Subjects; Cross River Rail, Barnaby Joyce, Coalition infrastructure underspend
ANTHONY ALBANESE: (Audio interrupted) Queenslanders voted at the end of last year and they voted overwhelmingly in South-East Queensland to re-elect the Palaszczuk Government where funding for the Cross River Rail project and whether it should proceed was a major election issue.
What we’ve seen is a decline in infrastructure investment here in Queensland and nationally from the Commonwealth Government. In the Mid-Year Economic Forecast there was a further cut of some $1 billion from the Government’s own projections, which they made just in May. So a cut from $8 billion to $7 billion. That brings the cuts over the Coalition’s first four budgets to some $4.8 billion less in actual investment from the investment that they themselves said when they released their budgets.
In Queensland, that figure is $1 billion less than what they themselves put in their budgets when they made their announcements and released papers on Budget night. What that means is a billion dollars that could have already been put into the Cross River Rail project, or a billion dollars to make improvements on the Bruce Highway.
Over the coming decade, the Parliamentary Budget Office, independent of politics, has said that the infrastructure share of the economy in terms of investment will decline by half from 0.4 to 0.2 per cent. What that means is less jobs and less economic growth. It also means bad outcomes for road safety because as the investment declines, roads aren’t able to be maintained and new, safer roads with dual carriageways aren’t able to be built.
So Barnaby Joyce must step up. He says he cares about Queensland; what he’s got to do is invest in Queensland and the test for him over coming months is to show that investment is there in the 2018 Budget. There’s another test for Barnaby Joyce as well, which is that over the last four years we’ve seen, after year after year of decline in the road toll, we’ve seen an increase. Barnaby Joyce should immediately convene the Transport and Infrastructure Ministerial Council, sit down with his state and territory ministerial counterparts, the Labor Opposition federally would be more than happy to sit down and participate to work out why it is that after decades of decline we’re seeing more and more tragedies on our roads and that has been exacerbated by this Christmas/New Year period. Happy to take questions.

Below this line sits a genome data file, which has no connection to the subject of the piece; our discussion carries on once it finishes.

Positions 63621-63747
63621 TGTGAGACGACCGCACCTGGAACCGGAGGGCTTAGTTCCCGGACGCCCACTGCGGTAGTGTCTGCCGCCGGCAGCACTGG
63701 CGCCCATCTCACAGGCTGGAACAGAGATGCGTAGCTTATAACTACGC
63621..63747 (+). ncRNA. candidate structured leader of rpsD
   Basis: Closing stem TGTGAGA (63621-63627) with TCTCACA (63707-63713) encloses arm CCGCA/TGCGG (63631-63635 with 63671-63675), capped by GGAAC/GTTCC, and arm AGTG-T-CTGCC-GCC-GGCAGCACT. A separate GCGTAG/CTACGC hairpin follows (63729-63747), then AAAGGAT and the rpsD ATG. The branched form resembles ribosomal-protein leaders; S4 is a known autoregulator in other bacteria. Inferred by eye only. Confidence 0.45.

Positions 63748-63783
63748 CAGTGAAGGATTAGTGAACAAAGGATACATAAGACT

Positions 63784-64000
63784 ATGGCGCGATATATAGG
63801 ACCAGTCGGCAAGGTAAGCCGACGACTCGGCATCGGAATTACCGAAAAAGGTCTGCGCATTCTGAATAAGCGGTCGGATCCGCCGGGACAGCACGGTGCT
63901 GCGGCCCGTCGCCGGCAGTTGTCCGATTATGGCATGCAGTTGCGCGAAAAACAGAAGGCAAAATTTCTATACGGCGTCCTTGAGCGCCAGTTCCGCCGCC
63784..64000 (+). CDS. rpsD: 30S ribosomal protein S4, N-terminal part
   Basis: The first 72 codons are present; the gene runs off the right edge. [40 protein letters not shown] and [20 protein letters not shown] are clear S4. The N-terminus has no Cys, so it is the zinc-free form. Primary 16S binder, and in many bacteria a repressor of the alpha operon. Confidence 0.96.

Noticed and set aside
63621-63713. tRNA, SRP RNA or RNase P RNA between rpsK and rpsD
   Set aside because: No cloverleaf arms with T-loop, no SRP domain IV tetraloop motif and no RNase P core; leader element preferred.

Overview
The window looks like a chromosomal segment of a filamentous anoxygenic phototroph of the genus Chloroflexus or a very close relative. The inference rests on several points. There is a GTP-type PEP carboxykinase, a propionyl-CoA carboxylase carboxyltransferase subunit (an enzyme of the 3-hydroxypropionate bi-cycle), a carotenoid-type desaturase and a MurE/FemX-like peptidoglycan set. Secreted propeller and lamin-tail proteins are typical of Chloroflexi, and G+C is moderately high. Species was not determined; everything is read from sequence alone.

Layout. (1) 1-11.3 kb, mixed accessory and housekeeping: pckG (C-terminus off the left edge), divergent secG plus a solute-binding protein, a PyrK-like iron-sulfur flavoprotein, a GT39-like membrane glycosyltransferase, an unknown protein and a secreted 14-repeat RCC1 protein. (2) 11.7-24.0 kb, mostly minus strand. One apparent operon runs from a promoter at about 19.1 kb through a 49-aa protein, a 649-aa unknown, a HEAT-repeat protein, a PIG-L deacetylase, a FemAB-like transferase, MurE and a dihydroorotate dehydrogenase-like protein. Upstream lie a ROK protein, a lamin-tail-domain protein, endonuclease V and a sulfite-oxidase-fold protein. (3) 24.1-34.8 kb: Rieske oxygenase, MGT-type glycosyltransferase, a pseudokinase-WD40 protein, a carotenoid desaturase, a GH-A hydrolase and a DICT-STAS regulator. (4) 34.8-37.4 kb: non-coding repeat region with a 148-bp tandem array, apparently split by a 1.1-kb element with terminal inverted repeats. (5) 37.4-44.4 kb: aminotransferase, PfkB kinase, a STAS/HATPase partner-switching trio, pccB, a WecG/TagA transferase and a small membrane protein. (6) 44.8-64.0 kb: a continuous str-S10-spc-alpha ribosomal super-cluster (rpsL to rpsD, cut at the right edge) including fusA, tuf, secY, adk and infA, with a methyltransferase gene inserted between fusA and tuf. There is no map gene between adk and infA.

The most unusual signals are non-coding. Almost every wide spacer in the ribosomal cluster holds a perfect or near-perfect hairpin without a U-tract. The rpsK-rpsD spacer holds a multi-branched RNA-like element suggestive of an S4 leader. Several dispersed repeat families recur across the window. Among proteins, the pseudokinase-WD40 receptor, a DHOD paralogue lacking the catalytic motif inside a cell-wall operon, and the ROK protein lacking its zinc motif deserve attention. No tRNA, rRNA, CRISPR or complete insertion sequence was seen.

JOURNALIST: Albo, we’ve seen the problems in regional Queensland with a lot of people not happy with their share of construction. I’m glad you mentioned the Bruce Highway. Do you think that regional Queensland has been forgotten about?
ALBANESE: What’s happening is that the Government has made commitments about spending at Budget time and then not invested. So regional Queensland needs that investment. When we were in office, we more than quadrupled the amount of investment into the Bruce Highway after years of neglect. Some $1.3 billion was invested under the Howard Government over twelve years. We put $6.7 billion in during our six years of office and you saw that improvement in areas like Cooroy to Curra, in areas like the Townsville southern and northern approaches, around the Mackay ring-road where we began the funding for that project, the southern approaches to Cairns. We saw those improvements in the Warrego Highway, but what we need to do is make sure that that investment steps up, which is why it is so outrageous that the Government has underspent on its own figures what itself said it would spend by some $1 billion in Queensland alone out of that $4.8 billion underspend over its first four budgets.
JOURNALIST: Regional Queenslanders listening to you right now, watching you, what’s your message, what’s your sales pitch to them on why $5.4 billion should be spent on the Cross River Rail project?
ALBANESE: The fact is that we need investment in South-East Queensland and in regional Queensland. We need to step up the investment on the Bruce Highway. We need to step up the investment on the Warrego, like we did when we were in office. Projects like the Townsville ring-road only occurred because of a Federal Labor Government being in place. And they are important projects. But so too is urban congestion important, to drive productivity.